How Qatar used private companies to raise funds for terror groups

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Qatar’s terror list comprising 19 individuals and eight entities – 11 of whom are Qatari nationals and six companies – has raised questions about how serious Doha is in dealing with funders of terrorist groups residing inside their country.

According to precedent, state-sponsor lists usually identify absconders who have fled their countries of origin or others whose whearabouts were unknown. Apart from that policy, countries who usually release such lists then pursue those identified and investigate further, both of which Qatar’s current government has not done so since issuing their list on Thursday.


Al Arabiya has noted that that some entities on Qatar’s terror list were companies not officially accused by the Qatari government for funding terrorism. For the first time, the list included entities that were unrelated to Qatari aid and charity institutions only, who have in the past been the preferred method to transfer funds to terrorist organizations. Thursday’s list included companies specialized in home decoration, home furnishings, building umbrellas and tents, telephone and car rental companies.

Admitting those companies on their list reveals how Qatar had willingly known of companies used by citizens to serve terrorism-related projects and financed extremist groups such as al-Qaeda and ISIS.

Those entities included Al Ansar for Mobiles, Car Rental and Real Estate, Tiftinaz for Trade and Contracting, Jebel Omar for Trade and Contracting, Khebraat for Trade and Contracting, Al Dhahaibya for Umbrellas and Tents, and Al Ihitida for Furniture and Décor.

A quick search online has shown that Qatar has not blocked or banned any of the companies’ websites and phone numbers listed as contacts still worked at the time of this article’s publication.

Using small companies to fund terrorism

According to Qatar’s list, Al Dhahaibya for Umbrellas and Tents works primarily in real estate protperties for Qatari citizens’ houses. It was established as a business in 2011 and has worked in building tents and car park umbrellas for a number of well-known clients, the biggest of which is the Al Jazeera Media Network. Other clients listed on Dhahaibya’s included Qatar Insurance Company, Qatar Museums Authority, Q Jet, Al Fardan and Danat Qatar.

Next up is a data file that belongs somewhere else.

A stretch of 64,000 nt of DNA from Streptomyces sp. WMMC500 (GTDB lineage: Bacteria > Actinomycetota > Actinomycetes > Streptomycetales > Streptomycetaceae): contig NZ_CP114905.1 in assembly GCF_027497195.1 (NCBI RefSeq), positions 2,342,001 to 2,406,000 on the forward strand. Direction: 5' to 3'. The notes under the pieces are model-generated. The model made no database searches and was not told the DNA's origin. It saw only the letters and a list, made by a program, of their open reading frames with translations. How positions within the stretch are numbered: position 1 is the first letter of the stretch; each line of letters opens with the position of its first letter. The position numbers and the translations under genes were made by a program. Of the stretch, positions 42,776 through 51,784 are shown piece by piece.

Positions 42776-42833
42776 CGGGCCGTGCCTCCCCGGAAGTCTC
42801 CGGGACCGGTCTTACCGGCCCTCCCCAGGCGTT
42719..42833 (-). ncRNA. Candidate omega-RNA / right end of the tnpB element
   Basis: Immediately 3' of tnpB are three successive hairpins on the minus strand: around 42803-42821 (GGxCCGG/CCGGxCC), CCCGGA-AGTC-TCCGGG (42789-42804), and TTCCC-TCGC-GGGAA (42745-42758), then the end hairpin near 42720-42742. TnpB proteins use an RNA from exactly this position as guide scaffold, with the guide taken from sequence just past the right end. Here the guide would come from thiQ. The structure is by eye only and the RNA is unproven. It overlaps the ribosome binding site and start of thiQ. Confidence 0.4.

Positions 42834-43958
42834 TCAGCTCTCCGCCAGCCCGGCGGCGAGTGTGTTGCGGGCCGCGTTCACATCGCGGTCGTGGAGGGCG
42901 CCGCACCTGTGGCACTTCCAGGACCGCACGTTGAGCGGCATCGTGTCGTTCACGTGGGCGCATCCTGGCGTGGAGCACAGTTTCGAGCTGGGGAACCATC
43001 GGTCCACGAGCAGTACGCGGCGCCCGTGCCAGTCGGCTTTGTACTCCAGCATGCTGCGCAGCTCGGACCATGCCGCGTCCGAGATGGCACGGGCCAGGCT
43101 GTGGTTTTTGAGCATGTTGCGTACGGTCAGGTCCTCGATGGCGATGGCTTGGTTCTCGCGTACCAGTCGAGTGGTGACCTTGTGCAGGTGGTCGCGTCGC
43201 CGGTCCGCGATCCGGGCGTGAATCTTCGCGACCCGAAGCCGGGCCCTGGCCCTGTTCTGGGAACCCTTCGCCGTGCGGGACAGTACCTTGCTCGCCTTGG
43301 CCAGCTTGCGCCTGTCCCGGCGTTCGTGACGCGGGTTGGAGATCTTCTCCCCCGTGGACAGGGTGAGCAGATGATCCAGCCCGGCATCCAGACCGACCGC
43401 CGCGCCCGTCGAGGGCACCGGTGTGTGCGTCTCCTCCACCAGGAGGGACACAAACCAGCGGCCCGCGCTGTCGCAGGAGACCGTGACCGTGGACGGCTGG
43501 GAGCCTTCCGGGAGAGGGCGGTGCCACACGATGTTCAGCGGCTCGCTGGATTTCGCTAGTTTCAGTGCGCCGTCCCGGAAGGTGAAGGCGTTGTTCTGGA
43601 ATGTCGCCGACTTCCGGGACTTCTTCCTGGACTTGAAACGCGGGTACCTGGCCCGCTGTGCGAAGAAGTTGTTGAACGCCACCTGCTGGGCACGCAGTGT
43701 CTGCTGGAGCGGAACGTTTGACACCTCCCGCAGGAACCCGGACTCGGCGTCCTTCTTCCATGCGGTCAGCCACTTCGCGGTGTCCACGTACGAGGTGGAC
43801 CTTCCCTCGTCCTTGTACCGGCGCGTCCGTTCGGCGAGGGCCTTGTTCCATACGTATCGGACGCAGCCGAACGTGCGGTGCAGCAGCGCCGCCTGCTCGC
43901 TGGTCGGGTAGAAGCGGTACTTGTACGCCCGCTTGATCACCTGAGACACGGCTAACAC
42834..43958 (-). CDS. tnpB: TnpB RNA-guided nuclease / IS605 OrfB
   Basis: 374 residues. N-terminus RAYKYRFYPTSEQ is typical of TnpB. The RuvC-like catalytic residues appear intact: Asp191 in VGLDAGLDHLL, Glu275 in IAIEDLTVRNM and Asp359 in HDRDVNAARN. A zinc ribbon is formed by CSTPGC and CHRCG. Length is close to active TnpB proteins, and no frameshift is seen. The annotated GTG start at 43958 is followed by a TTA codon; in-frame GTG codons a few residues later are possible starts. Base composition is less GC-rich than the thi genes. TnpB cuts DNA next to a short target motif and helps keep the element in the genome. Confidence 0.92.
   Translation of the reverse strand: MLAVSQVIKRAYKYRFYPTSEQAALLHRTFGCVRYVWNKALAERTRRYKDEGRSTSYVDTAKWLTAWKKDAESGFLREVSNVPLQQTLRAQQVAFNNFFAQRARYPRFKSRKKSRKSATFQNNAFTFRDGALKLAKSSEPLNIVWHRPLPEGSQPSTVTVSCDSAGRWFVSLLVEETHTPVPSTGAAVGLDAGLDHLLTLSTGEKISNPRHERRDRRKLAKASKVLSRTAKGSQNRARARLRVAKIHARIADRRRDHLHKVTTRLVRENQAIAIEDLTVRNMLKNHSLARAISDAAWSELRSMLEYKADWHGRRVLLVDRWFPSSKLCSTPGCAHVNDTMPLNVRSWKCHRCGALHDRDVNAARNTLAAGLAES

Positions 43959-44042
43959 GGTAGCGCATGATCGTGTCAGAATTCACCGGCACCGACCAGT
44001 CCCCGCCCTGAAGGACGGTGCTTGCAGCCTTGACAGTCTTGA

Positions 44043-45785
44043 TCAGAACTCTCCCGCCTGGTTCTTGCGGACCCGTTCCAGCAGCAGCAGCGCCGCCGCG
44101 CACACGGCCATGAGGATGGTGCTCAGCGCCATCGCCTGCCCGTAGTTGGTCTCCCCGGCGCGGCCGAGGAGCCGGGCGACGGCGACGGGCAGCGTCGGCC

As for Khebraat Trading & Contracting Co was also establish in 2011 and specializes and consults in home building and construction works as well as interior design and decoration. On its website, Khebraat lists a number of Qatari citizens for whom it has built and designed homes for.


Other clients it has worked for included Qatari government intuitions like Qatar’s Supreme Education Council, Urbacon for Trading & Contracting, the Qatari Emiri Land Forces, the Qatari Ministry of the Environment, and Q Jet.

The companies’ websites, however, have not listed the names of their owners. However, Qatar’s terror list identified several Qataris whom observers have said have direct links with the entities identified. Some of those identified have already been identified in international terror lists, included that which the Anti-Terror Quartet of Saudi Arabia, UAE, Bahrain and Egypt released last year, revealing how the depth of which Qatari money has long been used in terror financing across the region.

Among the names listed in the US Treasury-2015 Statement and the recent Qatari terror list was Saad Al Kaabi, who was charged for his links to al-Qaeda and involved in financing activities for the Nusra Front’s activities in Syria. He was the main facilitator from Qatar in providing financial support and services to al-Qaeda by transferring funds and organizing donation campaigns in Doha that were used to purchase and smuggling of weapons into Syria. He was also an intermediary who collected ransoms for hostages held by Nusra Front, in addition to his relation to Hamid al-Ali, who is listed on the terrorism list of the ATQ countries.

Saad al-Kaabi
Saad al-Kaabi

Qatar also listed Abdul Lateef Al Kawari who was designated as funder of terrorism since 2015 for his links to al-Qaeda.

According to the US Treasury, Kawari worked with al-Qaeda facilitators in early 2012 to coordinate delivering funds from foreign extremist donors who lives in Qatar. Since 2012 al-Kawari continued to collect funds for al-Qaeda, and on the same year he facilitated for one of the mediators to travel abroad carrying 10 thousands of dollars specified for al-Qaeda.

Another Qatari named was Khalid al-Buainain, who collected money to fund terrorists in Syria. He collected funds in cooperation with people listed on the US and UN sanctions list, and with al-Qaeda coordinators, including Saad al-Kawari and Abd al-Latif al-Kawari. He worked as a focal point for the fundraising campaign in Qatar between 2012 and 2014. In 2016, al-Buainain participated in the Qatar Charity delegation to Iraq, which included the Qatari official for the Qatar Charity, Mohammed Jassim al-Sulaiti, who is listed in the sanctions list of the four anti-terrorism countries.

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